Firefight on the Pakistani Border


On Saturday, NATO and Afghan forces claim they came under fire from Pakistan.  Two hours of retaliatory airstrikes left two dozen Pakistani troops dead.  According to Pakistan, the attacking NATO forces ignored their pleas to halt the airstrikes, and did not make any attempt to communicate with them before launching the attacks.

The Pakistani government claims it did not initiate the confrontation, although Afghan officials back up NATO’s claims.  A report at the Voice of America tells us NATO and U.S. diplomats are behaving as if Pakistan has the better end of the argument:

NATO and U.S. officials responded quickly to try to minimize the diplomatic repercussions of the attack.  NATO chief Anders Fogh Rasmussen on Sunday promised a full investigation into the “tragic, unintended” deaths.   

Rasmussen told Pakistani Prime Minister Yousuf Raza Gilani that the deaths of the Pakistani troops were “unacceptable and deplorable.”  

Earlier Sunday, Pakistan’s Foreign Minister Hina Rabbani Khar told U.S. Secretary of State Hillary Clinton the air raid was not acceptable and demonstrated a complete disregard for human life.  Clinton responded by saying she was deeply saddened, and she promised to work with Pakistan on the issue.

The angry Pakistani government shut down all NATO supply lines to Afghanistan running through their country, and wants U.S. forces to clear out of an air base in Baluchistan.  A report by the McClatchy news service says the NATO forces involved in the incident were primarily American.  The Pakistani military wants to see some casualties to justify the intensity of the airstrikes directed against its border outposts:

Major Gen. Athar Abbas said the military outpost on a mountain top at Salala in the Mohmand part of Pakistan near the Afghan border was well marked on maps that both Pakistan and NATO have and that the U.S. air assault lasted for more than an hour.

“I cannot rule out the possibility that this was a deliberate attack by ISAF,” Abbas said, referring to NATO’s International Security Assistance Force by its acronym. “If ISAF was receiving fire, then they must tell us what their losses were.”

The already strained relationship between Washington and the regime it supports with several billion dollars per year of foreign aid has frayed a bit further, especially since the current government in Islamabad is politically weak, and could use this incident to curry favor with its decidedly anti-American populace.  Time reports that the very same Major General Abbas appeared at a service for the dead Pakistani soldiers, and had some choice words for his NATO “allies”:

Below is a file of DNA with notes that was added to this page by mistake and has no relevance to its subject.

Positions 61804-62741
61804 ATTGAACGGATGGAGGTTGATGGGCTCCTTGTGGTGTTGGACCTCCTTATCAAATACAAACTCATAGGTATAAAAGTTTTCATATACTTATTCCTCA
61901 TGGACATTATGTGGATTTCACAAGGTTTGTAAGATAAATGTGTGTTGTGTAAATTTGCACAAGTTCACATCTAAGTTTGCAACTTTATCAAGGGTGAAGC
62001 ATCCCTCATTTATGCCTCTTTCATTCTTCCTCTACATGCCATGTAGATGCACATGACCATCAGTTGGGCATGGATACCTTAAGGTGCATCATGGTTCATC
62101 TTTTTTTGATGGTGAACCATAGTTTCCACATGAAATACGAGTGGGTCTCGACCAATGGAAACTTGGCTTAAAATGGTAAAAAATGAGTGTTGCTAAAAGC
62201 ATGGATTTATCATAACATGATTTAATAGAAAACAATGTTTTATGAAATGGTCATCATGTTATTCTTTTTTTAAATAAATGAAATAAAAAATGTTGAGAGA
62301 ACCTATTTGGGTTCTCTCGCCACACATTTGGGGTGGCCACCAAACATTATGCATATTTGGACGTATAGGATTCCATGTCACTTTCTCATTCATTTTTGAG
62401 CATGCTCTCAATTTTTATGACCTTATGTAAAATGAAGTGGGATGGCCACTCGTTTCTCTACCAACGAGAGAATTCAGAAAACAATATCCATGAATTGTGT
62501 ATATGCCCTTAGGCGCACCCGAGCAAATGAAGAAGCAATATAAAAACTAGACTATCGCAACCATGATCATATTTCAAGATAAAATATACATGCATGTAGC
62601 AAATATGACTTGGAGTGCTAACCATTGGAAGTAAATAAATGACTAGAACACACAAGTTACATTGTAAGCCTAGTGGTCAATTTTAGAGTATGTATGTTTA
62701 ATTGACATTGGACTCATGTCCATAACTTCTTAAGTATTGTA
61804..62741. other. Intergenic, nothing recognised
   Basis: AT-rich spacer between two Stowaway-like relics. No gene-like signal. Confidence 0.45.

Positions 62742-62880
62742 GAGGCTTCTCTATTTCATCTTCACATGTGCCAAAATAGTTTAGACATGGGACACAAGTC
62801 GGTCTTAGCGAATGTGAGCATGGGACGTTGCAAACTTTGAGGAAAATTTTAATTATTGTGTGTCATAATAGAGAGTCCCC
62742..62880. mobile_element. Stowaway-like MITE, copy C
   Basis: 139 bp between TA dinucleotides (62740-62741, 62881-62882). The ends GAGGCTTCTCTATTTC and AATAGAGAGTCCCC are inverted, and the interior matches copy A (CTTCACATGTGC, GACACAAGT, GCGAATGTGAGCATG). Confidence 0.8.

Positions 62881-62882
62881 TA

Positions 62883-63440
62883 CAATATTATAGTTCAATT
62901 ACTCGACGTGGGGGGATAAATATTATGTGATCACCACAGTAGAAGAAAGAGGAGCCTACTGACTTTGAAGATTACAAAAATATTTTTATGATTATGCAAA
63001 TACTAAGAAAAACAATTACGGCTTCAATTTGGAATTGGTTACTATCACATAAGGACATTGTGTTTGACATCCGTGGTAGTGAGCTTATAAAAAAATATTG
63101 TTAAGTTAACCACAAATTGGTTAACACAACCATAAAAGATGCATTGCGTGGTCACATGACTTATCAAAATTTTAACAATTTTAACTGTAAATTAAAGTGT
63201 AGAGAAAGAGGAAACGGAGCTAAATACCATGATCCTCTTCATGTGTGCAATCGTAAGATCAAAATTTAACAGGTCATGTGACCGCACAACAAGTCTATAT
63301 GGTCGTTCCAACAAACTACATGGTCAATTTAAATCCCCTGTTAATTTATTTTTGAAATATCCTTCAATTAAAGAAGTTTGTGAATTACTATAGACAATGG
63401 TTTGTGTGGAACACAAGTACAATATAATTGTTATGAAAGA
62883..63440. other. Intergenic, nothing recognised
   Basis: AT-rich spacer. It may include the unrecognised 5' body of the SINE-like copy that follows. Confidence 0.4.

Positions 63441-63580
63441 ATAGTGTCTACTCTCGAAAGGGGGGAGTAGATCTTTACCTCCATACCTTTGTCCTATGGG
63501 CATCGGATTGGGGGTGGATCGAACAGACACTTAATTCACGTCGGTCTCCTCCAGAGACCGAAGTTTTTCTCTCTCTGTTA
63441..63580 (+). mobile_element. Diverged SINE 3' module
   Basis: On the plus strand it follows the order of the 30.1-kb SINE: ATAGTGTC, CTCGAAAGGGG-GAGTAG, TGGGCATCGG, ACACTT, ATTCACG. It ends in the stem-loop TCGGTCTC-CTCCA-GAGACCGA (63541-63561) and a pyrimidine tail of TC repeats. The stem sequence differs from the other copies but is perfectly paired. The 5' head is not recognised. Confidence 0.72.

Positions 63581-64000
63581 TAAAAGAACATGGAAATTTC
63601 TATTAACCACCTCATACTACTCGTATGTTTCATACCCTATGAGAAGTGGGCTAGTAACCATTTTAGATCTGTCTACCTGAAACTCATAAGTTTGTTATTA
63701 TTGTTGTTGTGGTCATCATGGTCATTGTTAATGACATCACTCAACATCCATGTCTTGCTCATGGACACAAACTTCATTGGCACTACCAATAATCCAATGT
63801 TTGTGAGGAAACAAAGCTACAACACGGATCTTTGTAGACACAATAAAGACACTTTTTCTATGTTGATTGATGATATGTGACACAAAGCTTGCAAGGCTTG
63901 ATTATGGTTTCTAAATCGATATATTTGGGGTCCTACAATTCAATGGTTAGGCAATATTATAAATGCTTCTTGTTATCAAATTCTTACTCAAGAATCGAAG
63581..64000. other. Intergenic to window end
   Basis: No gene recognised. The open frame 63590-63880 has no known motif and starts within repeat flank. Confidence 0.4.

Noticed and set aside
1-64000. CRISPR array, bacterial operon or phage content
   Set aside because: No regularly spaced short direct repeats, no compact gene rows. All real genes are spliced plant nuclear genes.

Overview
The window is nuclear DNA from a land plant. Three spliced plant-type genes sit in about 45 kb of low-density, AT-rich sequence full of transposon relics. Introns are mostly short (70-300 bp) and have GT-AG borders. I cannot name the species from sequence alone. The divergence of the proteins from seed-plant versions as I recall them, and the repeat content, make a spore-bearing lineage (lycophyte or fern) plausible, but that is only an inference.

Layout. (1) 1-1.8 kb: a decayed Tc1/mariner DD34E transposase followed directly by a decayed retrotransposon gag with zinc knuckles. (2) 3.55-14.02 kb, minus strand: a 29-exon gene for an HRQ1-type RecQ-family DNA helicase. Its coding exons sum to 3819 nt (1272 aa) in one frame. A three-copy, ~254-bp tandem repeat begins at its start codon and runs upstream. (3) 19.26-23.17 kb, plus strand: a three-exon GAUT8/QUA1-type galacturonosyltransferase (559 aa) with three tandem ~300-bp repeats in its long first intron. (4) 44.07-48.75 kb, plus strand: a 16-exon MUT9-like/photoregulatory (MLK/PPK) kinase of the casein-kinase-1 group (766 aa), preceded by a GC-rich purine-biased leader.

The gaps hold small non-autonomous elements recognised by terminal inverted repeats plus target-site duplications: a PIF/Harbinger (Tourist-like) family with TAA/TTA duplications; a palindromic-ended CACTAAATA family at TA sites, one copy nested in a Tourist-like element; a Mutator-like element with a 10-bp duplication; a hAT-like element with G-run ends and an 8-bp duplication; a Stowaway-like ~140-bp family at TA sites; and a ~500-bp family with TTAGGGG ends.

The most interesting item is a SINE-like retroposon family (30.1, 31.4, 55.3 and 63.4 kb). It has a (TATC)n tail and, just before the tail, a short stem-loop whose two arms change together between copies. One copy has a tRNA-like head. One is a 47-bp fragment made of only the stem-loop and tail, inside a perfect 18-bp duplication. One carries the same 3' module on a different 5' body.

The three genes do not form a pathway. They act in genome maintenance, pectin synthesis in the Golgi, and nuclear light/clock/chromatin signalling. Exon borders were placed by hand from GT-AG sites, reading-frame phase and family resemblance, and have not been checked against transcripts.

On Sunday, Pakistani soldiers received the coffins of the victims from army helicopters and prayed over them. The coffins were draped with the green and white Pakistani flag.

The dead included an army major and another senior officer. The chief of the Pakistani army and regional political leaders attended the funerals.

“The attack was unprovoked and indiscriminate,” said army spokesman Maj. Gen. Athar Abbas. “There was no reason for it. Map references of all our border posts have been passed to NATO a number of times.”

There were several protests around Pakistan, including in Karachi, where about 500 Islamists rallied outside the U.S. Consulate.

It should be noted that Taliban insurgents kill Pakistani troops all the time, without provoking much official hand-wringing in Islamabad.

Meanwhile, the Christian Science Monitor reports that Afghans have had their fill of Taliban forces lobbing attacks from “safe” havens on Pakistani soil:

In Afghanistan, where accidental deaths caused by NATO air strikes remain a highly contentious issue, one might expect to find support or at least sympathy for Pakistan. Yet Afghan relations with Pakistan have fallen to such lows that a number of Afghans now rejoice upon hearing news of Pakistani deaths.

“This is not enough. We want America and NATO to go to Pakistan and kill all those people who help the terrorists,” says Mohammadullah, a resident of Afghanistan’s Kunar province directly across the border from Pakistan. Like many Afghans he has only one name. “We want NATO to just say sorry, like they always tell us without investigating anything,” adds Mr. Mohammadullah, with a trace of irony.

Shooting across the Pakistani border is an old game played by the Taliban.  McClatchy News explains how it’s played:

In the past, much confusion has been caused by insurgents firing into Afghanistan from positions close to Pakistani check points, making it appear to NATO and Afghan troops that they are coming under attack from the Pakistani positions.

In an incident last year, Pakistani soldiers shot into the air to warn NATO helicopters that they had crossed the border, but that was mistaken by the aircraft crew for incoming fire.